With Kublai's great appreciation of China's culture went an equal readiness to rely on Chinese intelligence in working out the necessary details for the direction of state affairs, Reviving economic controls, he appointed imperial inspectors for the annual examination of crops and the regulation of food supply. They were instructed to purchase stocks for storage against future shortages. A social security system was also organized, copying measures of Chinese social reformers in the past which had provided charitable relief for the sick, orphans, aged, and needy scholars.

The Chinese financial system was taken over completely by the Mongols. They resumed the issuance of paper money as an easy means of securing funds.

Honoring Chinese institutions and ruling the country with Chinese techniques not only made for more efficient administration, it was also good politics on the part of the Mongols inasmuch as it gave the Chinese the illusion of being governed by native rulers. Besides, the preservation of Chinese conservatism with its antimilitaristic tendencies was a political asset for a conqueror, as long as his own political command position was firm and his military supremacy remained uncontestable, on the side of the Chinese, the fact that an alien emperor adopted Confucian institutions strengthened their belief that Confucianism was, as it claimed to be, a universal philosophy of ethics and government without civilized alternative. Racial extraction, color, and language were not important for a Confucian Chinese as long as a man in his word and deed respected the classics.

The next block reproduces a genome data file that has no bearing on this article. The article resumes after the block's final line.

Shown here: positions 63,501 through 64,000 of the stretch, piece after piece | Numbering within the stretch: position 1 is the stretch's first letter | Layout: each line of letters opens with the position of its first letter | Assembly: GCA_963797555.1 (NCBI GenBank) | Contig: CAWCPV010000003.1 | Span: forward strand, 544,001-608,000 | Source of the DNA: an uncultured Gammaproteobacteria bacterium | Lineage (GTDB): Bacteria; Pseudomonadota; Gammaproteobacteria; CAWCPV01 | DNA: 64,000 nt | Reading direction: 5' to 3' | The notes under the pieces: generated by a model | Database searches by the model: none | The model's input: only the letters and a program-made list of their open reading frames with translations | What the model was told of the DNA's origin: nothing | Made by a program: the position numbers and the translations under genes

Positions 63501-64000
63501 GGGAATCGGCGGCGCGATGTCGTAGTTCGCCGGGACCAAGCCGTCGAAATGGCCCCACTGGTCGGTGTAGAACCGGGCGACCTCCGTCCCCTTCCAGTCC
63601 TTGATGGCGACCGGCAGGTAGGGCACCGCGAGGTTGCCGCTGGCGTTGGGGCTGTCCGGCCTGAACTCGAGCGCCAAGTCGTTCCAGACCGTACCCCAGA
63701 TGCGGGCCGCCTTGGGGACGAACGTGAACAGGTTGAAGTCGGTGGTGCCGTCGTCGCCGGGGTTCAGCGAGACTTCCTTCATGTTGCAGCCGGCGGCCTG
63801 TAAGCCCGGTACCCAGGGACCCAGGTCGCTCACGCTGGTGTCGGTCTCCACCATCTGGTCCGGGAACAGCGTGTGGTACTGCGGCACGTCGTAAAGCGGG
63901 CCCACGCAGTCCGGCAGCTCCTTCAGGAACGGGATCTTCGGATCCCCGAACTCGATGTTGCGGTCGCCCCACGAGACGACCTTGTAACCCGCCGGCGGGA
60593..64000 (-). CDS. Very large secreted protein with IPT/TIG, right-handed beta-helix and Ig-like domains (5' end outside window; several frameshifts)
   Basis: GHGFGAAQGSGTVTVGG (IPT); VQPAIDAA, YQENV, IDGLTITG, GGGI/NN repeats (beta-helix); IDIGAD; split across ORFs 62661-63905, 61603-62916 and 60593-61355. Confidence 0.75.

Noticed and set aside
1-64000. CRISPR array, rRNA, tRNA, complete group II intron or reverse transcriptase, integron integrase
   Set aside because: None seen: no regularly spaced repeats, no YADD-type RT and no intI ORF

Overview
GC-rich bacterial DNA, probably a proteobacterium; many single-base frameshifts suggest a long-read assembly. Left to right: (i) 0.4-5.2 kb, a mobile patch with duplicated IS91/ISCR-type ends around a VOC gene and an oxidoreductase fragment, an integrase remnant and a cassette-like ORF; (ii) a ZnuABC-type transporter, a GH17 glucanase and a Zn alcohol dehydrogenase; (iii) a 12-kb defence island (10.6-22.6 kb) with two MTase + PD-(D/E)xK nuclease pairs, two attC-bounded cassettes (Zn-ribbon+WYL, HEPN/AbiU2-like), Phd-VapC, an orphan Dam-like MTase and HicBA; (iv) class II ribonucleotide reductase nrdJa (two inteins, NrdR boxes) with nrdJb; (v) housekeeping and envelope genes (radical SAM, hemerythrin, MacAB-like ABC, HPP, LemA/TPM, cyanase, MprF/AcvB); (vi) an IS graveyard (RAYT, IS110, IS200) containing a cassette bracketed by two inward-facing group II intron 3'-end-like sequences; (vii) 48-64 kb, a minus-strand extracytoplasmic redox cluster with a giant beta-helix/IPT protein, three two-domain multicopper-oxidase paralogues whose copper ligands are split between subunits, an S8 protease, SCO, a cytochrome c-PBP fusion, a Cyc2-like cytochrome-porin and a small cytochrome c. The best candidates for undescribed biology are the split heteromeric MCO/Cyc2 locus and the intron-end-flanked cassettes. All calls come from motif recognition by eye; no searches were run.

Since China in Mongol times was no longer politically detached from western Asia or Europe, men of many different nationalities assembled at Kublai's cosmopolitan court. Indeed, one of the most significant effects of the Mongol conquests was the bringing into close contact civilizations which formerly had developed separately; Italians, Russians, and Arabs now engaged in business in Chinese cities or took administrative posts in the Chinese government. Among these men was the Venetian Marco Polo who set himself a monument by writing down the story of his travels through Asia and his impressions of China under Mongol rule.

How far ahead of Europe medieval China then was in some respects can be seen from the things Marco Polo especially mentioned as completely new to him: printed paper money, broad streets, police patrols at night, public carriages, bridges high enough to let masted vessels pass beneath, drains under the street to carry off refuse, road- sides with landscaped borders, elevated highways, and many other gifts of civilization, wondrous and admirable to the newcomer.

There exists a Far Eastern counterpart of Polo's travel book in the diary of a Nestorian Christian from Peking named Rabban Sauma, which gives us an interesting Oriental view of medieval Europe. Sauma visited Philip IV of France in Paris, met Edward I of England in Bordeaux, and finally proceeded to Rome where he entered negotiations with the newly elected pope Nicholas IV and celebrated before him the Holy Communion according to the Nestorian ritual in the hope of cementing a union of the two churches.